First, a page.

Forestier disease

Description

Diffuse idiopathic skeletal hyperostosis (DISH), the now more generally accepted name for Forestier disease; is a poorly understood, systemic condition characterised by progressive calcification and ossification of ligaments and entheses. Mainly affecting the thoracic spine, peripheral joints and adjacent entheses can also be involved.

Diagnostic criteria

The most commonly used diagnostic criteria are those set out by Resnick and Niwayama (1975):

  • (a) The presence of “flowing” calcification and ossification along the anterolateral aspects of at least 4 contiguous vertebral bodies with or without associated localised pointed excrescences at the intervening vertebral body-disc junctions.
  • (b) A relative preservation of disc height in the involved areas and the absence of extensive radiographic changes of “degenerative” disc disease, including vacuum phenomena and vertebral body marginal sclerosis.
  • (c) Absence of apophyseal joint bony ankylosis and sacro-iliac joint erosion, sclerosis or bony fusion.
Clinical significance

Although DISH is asymptomatic in most individuals, the condition is often an indicator of underlying metabolic disease, and the presence of spinal or extraspinal ossifications can sometimes lead to symptoms including pain, stiffness, a reduced range of articular motion, and dysphagia, as well as increasing the risk of unstable spinal fractures. The aetiology of DISH is poorly understood, and the roles of the many factors that might be involved in the development of excess bone are not well delineated.

The pathogenesis of DISH is not clear, but several factors may promote the differentiation of mesenchymal cells into bone-forming cells. DISH is often associated with a variety of metabolic derangements, which may increase cardiovascular morbidity Patients with DISH also have an increased risk of complicated spinal fractures, with associated morbidities.


History

1897 – Pierre Marie and Charles Astié gave the name “cyphose hérédo-traumatique” to an old man suffering with angular kyphosis following a fall.

1904 – André Léri (1875-1930) describes pathological changes in the spine of a patient suffering from a similar condition to that described as ‘cyphose hérédo-traumatique‘.

1938 – Meyer and Forster described a similar anatomical condition under the name of “moniliform hyperostosis” affecting the right side of the dorsal spine.

1942 – Albert Oppenheimer (1900-1979) noticed some ossification of vertebral ligaments in old people without involvement of the joint facets. These patients had adequate vertebral mobility and no symptoms. He considered that these features, which he termed Spondylitis Ossificans Ligamentosa, belonged to the type of ossification associated with ankylosing spondylitis.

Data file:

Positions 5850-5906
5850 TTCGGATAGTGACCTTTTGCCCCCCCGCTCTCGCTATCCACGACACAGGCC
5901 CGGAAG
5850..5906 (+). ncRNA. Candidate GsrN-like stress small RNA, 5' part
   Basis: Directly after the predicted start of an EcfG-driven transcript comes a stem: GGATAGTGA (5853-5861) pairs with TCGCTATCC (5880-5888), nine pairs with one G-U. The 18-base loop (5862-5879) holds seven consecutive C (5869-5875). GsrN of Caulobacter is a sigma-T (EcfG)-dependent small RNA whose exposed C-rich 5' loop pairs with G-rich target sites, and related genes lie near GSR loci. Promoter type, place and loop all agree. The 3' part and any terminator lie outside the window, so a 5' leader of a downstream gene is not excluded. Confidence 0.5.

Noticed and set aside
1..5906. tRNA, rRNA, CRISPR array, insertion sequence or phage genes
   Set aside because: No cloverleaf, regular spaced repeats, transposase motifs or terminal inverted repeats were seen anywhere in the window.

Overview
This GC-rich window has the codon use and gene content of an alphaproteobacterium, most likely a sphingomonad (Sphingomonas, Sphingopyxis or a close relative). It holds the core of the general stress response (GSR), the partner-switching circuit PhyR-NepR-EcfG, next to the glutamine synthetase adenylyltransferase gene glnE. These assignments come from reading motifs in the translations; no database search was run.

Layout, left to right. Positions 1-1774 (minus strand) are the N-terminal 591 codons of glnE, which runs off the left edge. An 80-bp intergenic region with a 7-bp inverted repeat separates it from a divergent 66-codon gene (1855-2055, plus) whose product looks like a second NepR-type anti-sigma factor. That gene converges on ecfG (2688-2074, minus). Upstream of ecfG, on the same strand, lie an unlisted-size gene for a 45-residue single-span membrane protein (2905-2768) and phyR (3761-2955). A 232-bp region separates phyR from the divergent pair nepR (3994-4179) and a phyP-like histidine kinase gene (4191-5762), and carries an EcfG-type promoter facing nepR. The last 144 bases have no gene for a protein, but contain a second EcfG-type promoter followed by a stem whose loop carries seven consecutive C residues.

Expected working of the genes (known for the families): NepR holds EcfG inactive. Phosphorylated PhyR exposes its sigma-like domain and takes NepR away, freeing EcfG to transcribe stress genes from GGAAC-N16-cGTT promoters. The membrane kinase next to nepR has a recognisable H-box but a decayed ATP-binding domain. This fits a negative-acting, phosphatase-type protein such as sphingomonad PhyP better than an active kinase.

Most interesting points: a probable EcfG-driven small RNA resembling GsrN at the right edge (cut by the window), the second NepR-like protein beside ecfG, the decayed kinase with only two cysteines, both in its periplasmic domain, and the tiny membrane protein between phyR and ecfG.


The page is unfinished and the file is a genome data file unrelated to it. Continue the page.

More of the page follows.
1949 – Lacapere, in his study of osteophytosis of the spine in dried bones often mentioned outgrowths which he called “melorheostosis of the spine”, a term that may lead to confusion with the disease described under this name by Léri.

1950Jacques Forestier (1890-1978) and Jaume Rotés-Quérol (1921-2008) presented their paper Senile Ankylosing Hyperostosis of the spine at the joint meeting between Ligue Française contre le rhumatisme and the Heberden Society, held in Paris, June 1950.

We consider that we have laid down clinical, radiological, and pathological criteria which differentiate a new ankylosing condition of the spine from ankylosing spondylitis. We propose to call this condition “senile ankylosing hyperostosis of the spine“. This name emphasizes: (a) the hyperostosis, a most striking pathological element, and (b) two constant clinical features: spinal rigidity and advanced age. It is certainly not a rare disease, but most often either goes unnoticed or is mistaken for some other form of vertebral ossification.

Forestier and Rotés-Quérol 1950
1950 Forestier Senile ankylosing hyperostosis of the spine
A. Anterior hyperostosis or outgrowth (coulée) from D4 covering the disks and vertebral bodies.
B. “Candle-flame” hyperostosis. At the level of L3 and L4 the base of the hyperostosis covers the anterior side of the vertebral body.
C. Anterior outgrowth covering the disks and vertebral bodies. It is interrupted at the level of several disks.
D. Anterior hyperostosis covering the disks and vertebral bodies.
Forestier and Rotés-Quérol 1950

Associated Persons
  • André Léri (1875-1930)
  • Albert Oppenheimer (1900-1979)
  • Jacques Forestier (1890-1978)
  • Jaume Rotés-Quérol (1921-2008)
  • Victor Rudolf Ott (1914-1986)
  • Donald Resnick (1941-present)
  • Gen Niwayama (1929-1986)

Alternative names
  • Spondylitis deformans, Spondylitis ossificans ligamentosa
  • Hyperostosis vertebralis ankylotica
  • Forestier’s disease
  • Forestier-Ott disease (common in Germany)
  • Ankylosing hyperostosis of Forestier and Rotes-Querol
  • Diffuse idiopathic skeletal hyperostosis, DISH
  • Senile ankylosing spondylosis, ankylosing hyperostosis

References

Historical references

Eponymous term review


Cite this article as: Dom Hayes and Mike Cadogan, "Forestier disease," In: LITFL - Life in the FastLane, Accessed on November 29, 2022, https://litfl.com/forestier-disease/.

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Associate Professor Curtin Medical School, Curtin University. Emergency physician MA (Oxon) MBChB (Edin) FACEM FFSEM Sir Charles Gairdner Hospital.  Passion for rugby; medical history; medical education; and asynchronous learning #FOAMed evangelist. Co-founder and CTO of Life in the Fast lane | Eponyms | Books | Twitter |

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